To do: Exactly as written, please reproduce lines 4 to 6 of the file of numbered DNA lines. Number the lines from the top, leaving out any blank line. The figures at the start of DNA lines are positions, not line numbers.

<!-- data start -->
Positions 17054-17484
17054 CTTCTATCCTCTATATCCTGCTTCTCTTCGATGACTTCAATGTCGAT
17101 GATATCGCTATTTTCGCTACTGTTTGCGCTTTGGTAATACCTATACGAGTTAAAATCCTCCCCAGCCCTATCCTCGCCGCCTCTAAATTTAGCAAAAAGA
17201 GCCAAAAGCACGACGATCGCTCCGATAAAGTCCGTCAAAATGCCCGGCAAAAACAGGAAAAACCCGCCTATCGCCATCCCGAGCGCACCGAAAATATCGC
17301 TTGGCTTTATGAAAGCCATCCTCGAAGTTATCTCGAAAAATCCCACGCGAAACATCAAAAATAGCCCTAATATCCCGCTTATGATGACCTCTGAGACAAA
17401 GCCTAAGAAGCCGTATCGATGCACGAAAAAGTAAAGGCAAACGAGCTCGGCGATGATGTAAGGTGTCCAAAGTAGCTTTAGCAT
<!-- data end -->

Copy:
17201 GCCAAAAGCACGACGATCGCTCCGATAAAGTCCGTCAAAATGCCCGGCAAAAACAGGAAAAACCCGCCTATCGCCATCCCGAGCGCACCGAAAATATCGC
17301 TTGGCTTTATGAAAGCCATCCTCGAAGTTATCTCGAAAAATCCCACGCGAAACATCAAAAATAGCCCTAATATCCCGCTTATGATGACCTCTGAGACAAA
17401 GCCTAAGAAGCCGTATCGATGCACGAAAAAGTAAAGGCAAACGAGCTCGGCGATGATGTAAGGTGTCCAAAGTAGCTTTAGCAT